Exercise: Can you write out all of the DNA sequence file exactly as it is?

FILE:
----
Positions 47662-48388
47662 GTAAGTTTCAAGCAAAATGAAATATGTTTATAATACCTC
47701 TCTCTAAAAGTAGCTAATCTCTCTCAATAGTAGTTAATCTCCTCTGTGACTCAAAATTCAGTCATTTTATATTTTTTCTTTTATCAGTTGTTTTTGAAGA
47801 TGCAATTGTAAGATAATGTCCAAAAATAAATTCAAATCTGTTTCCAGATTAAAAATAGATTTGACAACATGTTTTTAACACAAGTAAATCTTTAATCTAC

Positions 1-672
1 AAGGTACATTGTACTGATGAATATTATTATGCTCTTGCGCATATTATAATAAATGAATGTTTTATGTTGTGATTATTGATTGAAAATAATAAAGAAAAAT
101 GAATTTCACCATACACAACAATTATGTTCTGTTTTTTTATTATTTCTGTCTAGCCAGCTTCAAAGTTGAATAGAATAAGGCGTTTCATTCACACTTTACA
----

Positions 47662-48388
47662 GTAAGTTTCAAGCAAAATGAAATATGTTTATAATACCTC
47701 TCTCTAAAAGTAGCTAATCTCTCTCAATAGTAGTTAATCTCCTCTGTGACTCAAAATTCAGTCATTTTATATTTTTTCTTTTATCAGTTGTTTTTGAAGA
47801 TGCAATTGTAAGATAATGTCCAAAAATAAATTCAAATCTGTTTCCAGATTAAAAATAGATTTGACAACATGTTTTTAACACAAGTAAATCTTTAATCTAC

Positions 1-672
1 AAGGTACATTGTACTGATGAATATTATTATGCTCTTGCGCATATTATAATAAATGAATGTTTTATGTTGTGATTATTGATTGAAAATAATAAAGAAAAAT
101 GAATTTCACCATACACAACAATTATGTTCTGTTTTTTTATTATTTCTGTCTAGCCAGCTTCAAAGTTGAATAGAATAAGGCGTTTCATTCACACTTTACA